After fortifying people with the knowledge of falsehood of secularism, now people were able to fight it, uproot it and destroy it in an armed struggle. There were attempts on the life of the Imam in 1330 and so knowing his life to be in danger, he gathered his family and left the region he was living in at the time.
Although now in exile officially, he still continued to agitate against the Italians, Americans, French and others in the area and eventually found himself in Egypt surrounded by scholars who admired his struggle and continued bravery.
However, the Imam could not stay put in Egypt while the Europeans were set to be involved in their first civil war. During the war between the Europeans, the Imam travelled to the newly carved out countries of Syria, Lebanon and Transjordan in order to have the people fight against the invading powers.
This would land Imam Muhammad al-Khidr Hussain into a series of imprisonments and releases throughout the Muslim world between the years 1333-1337 AH. After every release, he would find himself back in jail again due to something he said or did.
After 1337, things normalised for him and he returned to his travels.
Having already pronounced all forms of political allegiance outside of Islam as kufr and citizenship as a branch of it, Imam Muhammad al-Khidr Hussain continued a fierce writing programme and fought against the growth of new “islams.”
By shedding light on these new interpretations and the wickedness of modernism, he was able to give the Muslims in general and scholars in particular a 30 year head start to prepare for a long and drawn out ideological war that would be around the corner.
In the year 1349, he was declared marja` by a panel of scholars in Egypt and began writing and teaching in Al-Azhar, benefiting the scholars and the students with his vision of a Muslim world prepared to face an enemy with numerous heads and tentacles spread throughout the world.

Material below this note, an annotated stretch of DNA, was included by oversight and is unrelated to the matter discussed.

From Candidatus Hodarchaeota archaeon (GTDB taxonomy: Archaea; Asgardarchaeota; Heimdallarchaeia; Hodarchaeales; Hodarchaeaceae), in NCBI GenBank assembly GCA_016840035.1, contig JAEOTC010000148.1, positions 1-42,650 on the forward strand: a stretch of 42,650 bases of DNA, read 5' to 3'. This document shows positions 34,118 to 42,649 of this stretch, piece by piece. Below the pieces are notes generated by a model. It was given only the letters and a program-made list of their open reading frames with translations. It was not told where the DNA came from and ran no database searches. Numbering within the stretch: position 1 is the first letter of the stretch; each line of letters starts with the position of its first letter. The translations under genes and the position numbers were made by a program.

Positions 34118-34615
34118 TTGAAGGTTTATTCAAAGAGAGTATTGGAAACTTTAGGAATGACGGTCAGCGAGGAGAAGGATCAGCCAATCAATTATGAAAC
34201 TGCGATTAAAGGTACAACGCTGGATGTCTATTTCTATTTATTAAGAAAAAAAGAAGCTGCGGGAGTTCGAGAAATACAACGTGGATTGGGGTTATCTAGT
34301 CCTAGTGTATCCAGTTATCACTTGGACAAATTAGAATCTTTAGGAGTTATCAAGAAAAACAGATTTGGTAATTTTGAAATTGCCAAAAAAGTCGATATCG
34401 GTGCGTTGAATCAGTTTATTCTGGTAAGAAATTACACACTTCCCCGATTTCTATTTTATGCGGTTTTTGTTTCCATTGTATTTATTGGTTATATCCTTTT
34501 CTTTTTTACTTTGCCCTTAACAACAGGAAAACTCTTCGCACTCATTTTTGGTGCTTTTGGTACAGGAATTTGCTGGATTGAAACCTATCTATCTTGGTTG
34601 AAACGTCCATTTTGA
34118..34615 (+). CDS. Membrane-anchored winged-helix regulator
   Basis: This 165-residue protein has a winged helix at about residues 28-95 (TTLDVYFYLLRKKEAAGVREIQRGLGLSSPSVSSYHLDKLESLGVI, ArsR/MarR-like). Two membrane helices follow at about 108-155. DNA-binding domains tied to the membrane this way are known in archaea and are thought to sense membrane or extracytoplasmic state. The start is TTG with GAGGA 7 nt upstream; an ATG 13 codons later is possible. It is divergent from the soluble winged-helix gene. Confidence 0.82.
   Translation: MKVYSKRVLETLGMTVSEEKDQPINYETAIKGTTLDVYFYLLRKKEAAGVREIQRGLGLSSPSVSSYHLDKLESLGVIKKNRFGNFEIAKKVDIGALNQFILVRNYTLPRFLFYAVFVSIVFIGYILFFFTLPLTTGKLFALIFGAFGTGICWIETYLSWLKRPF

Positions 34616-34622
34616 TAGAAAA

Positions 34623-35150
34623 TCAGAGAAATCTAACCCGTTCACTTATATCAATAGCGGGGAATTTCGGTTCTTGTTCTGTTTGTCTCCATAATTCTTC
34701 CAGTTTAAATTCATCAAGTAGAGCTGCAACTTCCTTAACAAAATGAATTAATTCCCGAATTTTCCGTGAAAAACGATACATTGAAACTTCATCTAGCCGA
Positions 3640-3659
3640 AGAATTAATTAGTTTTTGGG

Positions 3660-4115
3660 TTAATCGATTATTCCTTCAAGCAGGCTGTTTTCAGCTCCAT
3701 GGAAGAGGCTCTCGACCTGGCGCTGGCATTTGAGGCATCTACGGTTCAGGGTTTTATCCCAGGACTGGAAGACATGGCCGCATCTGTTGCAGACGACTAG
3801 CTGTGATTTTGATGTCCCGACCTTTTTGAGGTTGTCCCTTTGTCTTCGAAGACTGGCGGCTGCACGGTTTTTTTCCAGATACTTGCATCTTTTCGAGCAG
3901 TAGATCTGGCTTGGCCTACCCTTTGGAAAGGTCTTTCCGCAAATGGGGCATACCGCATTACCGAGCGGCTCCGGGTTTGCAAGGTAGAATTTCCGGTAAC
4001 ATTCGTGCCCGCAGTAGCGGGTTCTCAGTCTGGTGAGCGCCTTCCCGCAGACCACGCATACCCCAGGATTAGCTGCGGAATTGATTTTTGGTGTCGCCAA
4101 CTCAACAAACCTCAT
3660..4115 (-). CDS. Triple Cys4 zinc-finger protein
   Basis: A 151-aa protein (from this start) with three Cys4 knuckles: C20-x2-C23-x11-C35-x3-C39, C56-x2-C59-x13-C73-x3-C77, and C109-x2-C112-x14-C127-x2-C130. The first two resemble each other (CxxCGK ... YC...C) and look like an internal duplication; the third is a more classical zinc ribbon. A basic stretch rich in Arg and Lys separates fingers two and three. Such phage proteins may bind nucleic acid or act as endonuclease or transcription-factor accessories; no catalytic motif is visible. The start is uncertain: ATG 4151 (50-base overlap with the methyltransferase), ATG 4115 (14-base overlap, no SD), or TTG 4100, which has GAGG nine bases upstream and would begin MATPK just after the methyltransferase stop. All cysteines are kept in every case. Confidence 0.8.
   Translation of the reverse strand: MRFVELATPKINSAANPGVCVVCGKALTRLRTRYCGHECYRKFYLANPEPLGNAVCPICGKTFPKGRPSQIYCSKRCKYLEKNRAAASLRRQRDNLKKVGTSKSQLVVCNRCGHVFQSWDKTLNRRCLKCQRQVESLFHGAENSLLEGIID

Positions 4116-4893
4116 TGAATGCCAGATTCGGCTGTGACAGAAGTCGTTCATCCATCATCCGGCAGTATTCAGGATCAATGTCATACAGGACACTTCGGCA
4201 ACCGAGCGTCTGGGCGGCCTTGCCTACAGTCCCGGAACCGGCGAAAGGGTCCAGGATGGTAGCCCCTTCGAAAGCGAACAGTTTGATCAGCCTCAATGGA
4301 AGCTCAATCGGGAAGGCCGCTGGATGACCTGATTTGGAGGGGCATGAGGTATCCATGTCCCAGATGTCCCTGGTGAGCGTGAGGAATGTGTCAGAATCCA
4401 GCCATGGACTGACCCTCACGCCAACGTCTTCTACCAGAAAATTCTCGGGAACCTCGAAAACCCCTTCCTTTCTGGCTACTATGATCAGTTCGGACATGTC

He became Shaikh al-Azhar by the consensus of the Egyptian scholars in the year 1371 AH, a momentous moment indeed. He was the first Tunisian, in fact the first non-Egyptian to have been selected as Shaikh al-Azhar.
The honour would last for only a few moments as communism came to Egypt in the same year and this began the tyrannical rule of Gamel Abdel Nasser, the communist general who had studied Marx and Engels in Arabic while at Moscow and also in Sandhurst in the UK.
Imam Muhammad al-Khidr Hussain was told in no uncertain terms that the post of Shaikh al-Azhar had been subsumed into the government and was now under the control of the ministry of religion, thus making him an official. Rather than deal with the complications of what that would mean and bless secularism, he resigned.
This would be another first for Al-Azhar. No Imam had every resigned before that time but this was a principled man who chose to resign a post rather than his principles.
Later years and death
After his resignation, the Imam left and headed back to what he loved best: teaching and preaching. His writing output increased and so did his student base. The total number of books and rulings written in articles he left behind is just under the number 100, a startling achievement for a man whose life was so filled with turmoil. His death came on Monday, the 13th of Rajab in the year 1377 AH.